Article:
And all who thirst will thirst no more,
And all who search will find what their souls long for,
The world will try, but it can never fill,
So leave it all behind, and come to the well (from The Well by Casting Crowns)









His goodness like a fetter…

Villa Olmo view of the lake
Looking out from Casa Olmo, in Lake Como, Italy

At age 22, hymn writer Robert Robinson penned the words of Come Thou Fount of Every Blessing.  Written in old English, I didn’t at first understand every word (like what’s an Ebenezer?). At some point, I had to look up the meaning of fetter, because the song goes “let thy goodness like a fetter.” The noun fetter turns out to be synonymous with shackles, chains, or restraints. Now handcuffs usually don’t mean good news.  They paint a picture of  confinement, imprisonment or lack of freedom.

Ironically, the truth is I have found no greater freedom than that which I have received when God chose to bind my heart to Him through His Son Jesus. 1 John 4:19 says “He first loved us”. Psalm 139 speaks of how God has worked in us from the very beginning. Yes, he pursued us first and He continues to pursue our hearts that are prone to wander. No matter how many years we have been following Christ or where we have gone to serve Him, while we live in this broken world we remain prone to leave the God we love.  When gifts outweigh the Giver or pain becomes prolonged, we search for a different savior.  When God stays silent through our questions, or when He removes something or someone precious from our lives, our gaze drifts away in quiet resentment. I’m so glad He knows what we are made of, and that He rescues us from our selfish and stubborn ways. Thus it is a blessing and a true expression of His goodness when His grace takes the form of much needed shackles to bind our wandering hearts to Him.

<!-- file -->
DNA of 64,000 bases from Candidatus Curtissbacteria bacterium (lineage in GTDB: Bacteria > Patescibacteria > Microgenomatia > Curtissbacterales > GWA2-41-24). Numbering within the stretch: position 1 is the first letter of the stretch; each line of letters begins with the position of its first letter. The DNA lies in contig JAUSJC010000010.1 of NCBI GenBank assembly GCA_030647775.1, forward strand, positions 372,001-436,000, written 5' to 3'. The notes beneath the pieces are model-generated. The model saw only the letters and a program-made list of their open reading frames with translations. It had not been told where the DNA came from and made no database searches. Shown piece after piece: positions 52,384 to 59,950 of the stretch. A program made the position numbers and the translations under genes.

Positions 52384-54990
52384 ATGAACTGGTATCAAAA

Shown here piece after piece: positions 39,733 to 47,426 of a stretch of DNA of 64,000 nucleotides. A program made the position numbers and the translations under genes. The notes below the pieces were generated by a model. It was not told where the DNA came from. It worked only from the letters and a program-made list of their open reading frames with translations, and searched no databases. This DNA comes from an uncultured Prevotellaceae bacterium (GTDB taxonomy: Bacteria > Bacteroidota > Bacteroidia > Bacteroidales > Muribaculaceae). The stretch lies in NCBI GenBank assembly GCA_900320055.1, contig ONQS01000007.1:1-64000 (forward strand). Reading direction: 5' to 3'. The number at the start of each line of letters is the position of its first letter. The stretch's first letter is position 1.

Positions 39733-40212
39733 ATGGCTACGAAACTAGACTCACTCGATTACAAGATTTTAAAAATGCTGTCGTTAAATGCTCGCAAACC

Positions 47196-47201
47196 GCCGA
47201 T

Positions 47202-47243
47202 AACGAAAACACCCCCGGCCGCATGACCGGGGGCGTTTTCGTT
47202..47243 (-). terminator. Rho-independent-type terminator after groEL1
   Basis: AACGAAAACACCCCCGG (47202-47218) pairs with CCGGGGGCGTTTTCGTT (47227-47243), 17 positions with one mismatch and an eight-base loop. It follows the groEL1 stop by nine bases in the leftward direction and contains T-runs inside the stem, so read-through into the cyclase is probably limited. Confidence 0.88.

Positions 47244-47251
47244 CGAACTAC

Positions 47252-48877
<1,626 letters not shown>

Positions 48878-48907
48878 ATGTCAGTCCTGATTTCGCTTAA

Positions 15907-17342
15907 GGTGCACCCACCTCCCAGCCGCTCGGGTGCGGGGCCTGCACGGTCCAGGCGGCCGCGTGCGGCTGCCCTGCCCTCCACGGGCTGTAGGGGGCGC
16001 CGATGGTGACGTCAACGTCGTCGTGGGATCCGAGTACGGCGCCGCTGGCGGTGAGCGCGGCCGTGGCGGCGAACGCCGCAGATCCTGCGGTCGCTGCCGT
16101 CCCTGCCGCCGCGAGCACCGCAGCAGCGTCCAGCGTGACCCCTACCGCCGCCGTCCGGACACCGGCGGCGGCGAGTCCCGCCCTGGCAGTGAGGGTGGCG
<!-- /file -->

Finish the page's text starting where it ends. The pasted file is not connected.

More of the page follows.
Many Christians love Romans 8:38-39 where Paul declares that nothing and no one can ever separate us from the love of God in Christ Jesus! And there’s a reason we love it! It reassures us of the permanence and security of our union with Him. There’s absolutely nothing that can break that bond. (Now we can feel good about the shackles).  Let us thank Him for lovingly binding us to Himself. Let us pray with the psalmist, “Keep me as the apple of your eye; hide me in the shadow of your wings.” Psalm 17:8

“Oh to grace, how great a debtor, daily I’m constrained to be. Let thy goodness, like a fetter bind my wandering heart to Thee. Prone to wander Lord I feel it, prone to leave the God I love. Here’s my heart Lord take and seal it, seal it for Thy courts above.”  (from Come Thou Fount of Every Blessing by Robert Robinson)




He is the True Vine, I need only to abide